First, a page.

The JAMA study looked at 85,000 women aged 25 to 42 who were followed from 1989 to 2011 as part of the ongoing Nurses’ Health Study II. The researchers mapped early-onset colorectal cancers against body mass index (BMI) — both current and at age 18 — to figure out whether having a higher BMI at any point in a person’s life was associated with greatest colorectal cancer risk before age 50. And they found strong associations.

The 114 women who developed colorectal cancer in the study tended to have a higher BMIs. Their risk also increased the higher their body weights climbed. So people with obesity (a BMI of 30) had nearly double the risk of early-onset colorectal cancer compared with women in the normal BMI range (18.5 to 22.9). In other words, it looked like as obesity rates climb, so too does colorectal cancer risk.

Why this mystery is hard to solve

But the impact of obesity on cancer risk is pretty hard to untangle from other behaviors or attributes of people with obesity, like diet. Researchers have uncovered strong associations between Western-style, pro-inflammatory diets — heavy in processed meat, red meat, organ meat, sugary beverages, and refined grains — and a higher risk of colorectal cancer. Two papers, published May 29 in the BMJ, also found links between a greater consumption of ultra-processed foods and higher risk of both cardiovascular diseases and mortality from any cause, including cancer.

It’s possible the heavier people in the JAMA study followed a diet that was more inflammation-promoting.

What’s more, the study only looked at a subset of cases. “There were 114 cases under the age of 50 [in the study], and there are some 16,000 cases a year of colorectal cancer of people under the age of 50 in the US,” Weber said.

So while obesity may play a role in driving this alarming trend, it’s probably not the entire explanation. Weber added: “Many, many providers are struck by how fit and active many of their young colorectal cancer patients are. And this includes the fact the vast majority of these cases have nothing to do with hereditary syndromes.”

That’s why other researchers are looking at whether colorectal cancer in young people may be the result of exposures to certain things in early childhood.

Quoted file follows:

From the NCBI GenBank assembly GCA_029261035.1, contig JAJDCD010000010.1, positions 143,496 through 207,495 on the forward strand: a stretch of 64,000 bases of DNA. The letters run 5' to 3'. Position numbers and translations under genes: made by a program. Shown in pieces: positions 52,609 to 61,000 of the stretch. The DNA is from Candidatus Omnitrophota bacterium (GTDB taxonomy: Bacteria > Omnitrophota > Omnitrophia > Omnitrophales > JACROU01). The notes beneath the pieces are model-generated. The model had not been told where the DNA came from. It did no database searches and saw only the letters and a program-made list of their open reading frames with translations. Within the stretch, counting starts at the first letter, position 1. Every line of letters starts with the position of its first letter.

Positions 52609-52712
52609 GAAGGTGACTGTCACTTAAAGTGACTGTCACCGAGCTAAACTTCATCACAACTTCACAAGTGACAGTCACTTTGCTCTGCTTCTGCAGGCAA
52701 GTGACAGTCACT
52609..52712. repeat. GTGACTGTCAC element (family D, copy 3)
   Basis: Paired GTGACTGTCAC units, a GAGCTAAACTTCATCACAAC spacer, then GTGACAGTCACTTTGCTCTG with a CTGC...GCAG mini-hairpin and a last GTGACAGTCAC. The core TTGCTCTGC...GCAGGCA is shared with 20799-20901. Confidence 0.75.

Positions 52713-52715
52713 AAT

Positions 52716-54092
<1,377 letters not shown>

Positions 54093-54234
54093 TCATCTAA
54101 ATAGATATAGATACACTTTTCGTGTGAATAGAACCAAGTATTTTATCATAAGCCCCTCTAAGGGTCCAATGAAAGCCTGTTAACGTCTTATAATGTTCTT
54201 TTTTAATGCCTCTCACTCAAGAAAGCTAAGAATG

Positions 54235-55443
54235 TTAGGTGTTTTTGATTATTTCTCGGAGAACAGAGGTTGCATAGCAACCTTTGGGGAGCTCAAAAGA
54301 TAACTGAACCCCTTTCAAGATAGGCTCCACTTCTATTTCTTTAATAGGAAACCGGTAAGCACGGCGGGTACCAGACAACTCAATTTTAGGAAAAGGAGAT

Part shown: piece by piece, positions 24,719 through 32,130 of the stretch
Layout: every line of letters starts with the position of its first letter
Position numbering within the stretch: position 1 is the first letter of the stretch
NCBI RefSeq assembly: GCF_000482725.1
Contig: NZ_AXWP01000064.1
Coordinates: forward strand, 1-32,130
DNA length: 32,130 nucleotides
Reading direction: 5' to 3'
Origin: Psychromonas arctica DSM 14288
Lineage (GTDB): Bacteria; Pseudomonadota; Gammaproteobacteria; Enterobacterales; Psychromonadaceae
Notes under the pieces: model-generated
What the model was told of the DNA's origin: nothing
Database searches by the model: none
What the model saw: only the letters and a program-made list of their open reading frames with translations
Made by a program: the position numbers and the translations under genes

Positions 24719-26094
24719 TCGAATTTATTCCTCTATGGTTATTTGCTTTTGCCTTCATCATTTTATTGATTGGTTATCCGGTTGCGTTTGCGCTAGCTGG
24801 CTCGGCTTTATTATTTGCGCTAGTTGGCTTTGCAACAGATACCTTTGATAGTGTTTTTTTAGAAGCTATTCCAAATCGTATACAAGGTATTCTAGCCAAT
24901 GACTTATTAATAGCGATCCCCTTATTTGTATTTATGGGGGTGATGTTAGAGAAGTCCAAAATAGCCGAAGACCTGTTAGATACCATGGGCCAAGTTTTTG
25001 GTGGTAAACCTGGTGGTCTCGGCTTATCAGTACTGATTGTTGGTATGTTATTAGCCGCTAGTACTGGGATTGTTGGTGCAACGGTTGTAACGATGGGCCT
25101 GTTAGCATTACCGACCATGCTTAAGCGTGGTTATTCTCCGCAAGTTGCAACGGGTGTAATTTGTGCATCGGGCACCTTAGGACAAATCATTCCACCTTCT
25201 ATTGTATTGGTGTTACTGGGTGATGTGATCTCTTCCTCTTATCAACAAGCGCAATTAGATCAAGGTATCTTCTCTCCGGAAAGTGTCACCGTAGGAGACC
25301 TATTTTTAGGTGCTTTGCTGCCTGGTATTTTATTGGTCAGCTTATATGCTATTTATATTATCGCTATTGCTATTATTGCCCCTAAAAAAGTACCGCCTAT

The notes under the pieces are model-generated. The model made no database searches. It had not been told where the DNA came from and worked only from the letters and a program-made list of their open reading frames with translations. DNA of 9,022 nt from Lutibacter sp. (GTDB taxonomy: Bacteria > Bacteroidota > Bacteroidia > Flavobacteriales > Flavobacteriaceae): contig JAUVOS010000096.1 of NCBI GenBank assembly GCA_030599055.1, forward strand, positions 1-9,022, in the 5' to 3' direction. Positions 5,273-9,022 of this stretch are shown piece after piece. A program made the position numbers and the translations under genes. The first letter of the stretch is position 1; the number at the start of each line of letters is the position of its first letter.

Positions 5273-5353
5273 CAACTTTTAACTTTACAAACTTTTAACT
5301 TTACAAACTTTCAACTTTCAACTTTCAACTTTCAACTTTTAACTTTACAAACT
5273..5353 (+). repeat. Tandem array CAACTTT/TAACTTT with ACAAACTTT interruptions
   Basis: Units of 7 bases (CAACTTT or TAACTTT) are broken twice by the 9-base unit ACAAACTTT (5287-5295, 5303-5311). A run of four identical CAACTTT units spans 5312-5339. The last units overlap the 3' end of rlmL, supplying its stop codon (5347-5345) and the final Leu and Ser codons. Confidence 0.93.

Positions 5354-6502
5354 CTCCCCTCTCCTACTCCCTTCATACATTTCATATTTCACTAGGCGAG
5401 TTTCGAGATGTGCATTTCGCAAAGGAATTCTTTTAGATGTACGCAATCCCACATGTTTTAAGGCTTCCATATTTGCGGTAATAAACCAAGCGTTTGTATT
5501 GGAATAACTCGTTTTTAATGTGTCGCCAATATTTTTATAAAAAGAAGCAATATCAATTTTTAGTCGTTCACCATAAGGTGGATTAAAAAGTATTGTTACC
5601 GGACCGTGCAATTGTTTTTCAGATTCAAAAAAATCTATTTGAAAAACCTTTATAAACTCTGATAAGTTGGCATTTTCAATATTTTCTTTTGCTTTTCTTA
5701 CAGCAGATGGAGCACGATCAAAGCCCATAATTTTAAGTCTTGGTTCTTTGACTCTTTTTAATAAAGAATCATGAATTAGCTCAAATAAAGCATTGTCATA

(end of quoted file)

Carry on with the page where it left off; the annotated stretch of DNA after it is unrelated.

A new analysis of data from American Cancer Society cancer registries adds heft to that line of inquiry. The researchers found early-onset colorectal cancer has been rising most rapidly in Western states in the US — such as Colorado and Washington — where obesity rates are low and healthy behaviors are common.

“This finding suggests that early life exposures in addition to the ‘usual suspects’ [such as obesity] may be contributing to the rise in early onset disease,” said the study’s lead author, the American Cancer Society’s Rebecca Siegel, in a press release. “Future studies should explore novel risk factors for colorectal cancer in young adults.”

Franklin Berger, research and outreach director at the University of South Carolina, penned a Conversation article featuring a similar argument. “There is persuasive evidence that features of early life contribute to risks for a number of adverse health effects that occur in later childhood, teen ages, and even in young adults,” he wrote. This can include things like antibiotic treatments, whether a baby was born vaginally or through a C-section, stress, and again, diet and nutrition.

The idea is these factors may alter the microbiome — the ecology of diverse bacteria lining the intestines and colon. The trillions of microbes “undergo many changes during the period between birth and ages 3 to 4, and are highly susceptible to perturbation by the kinds of exposures listed above,” Berger writes. Again, the science here is still in its early stages — but it’s an area to watch.

For now, patients — including young adults — should be aware of this emerging trend, and the signs and symptoms of colorectal cancer.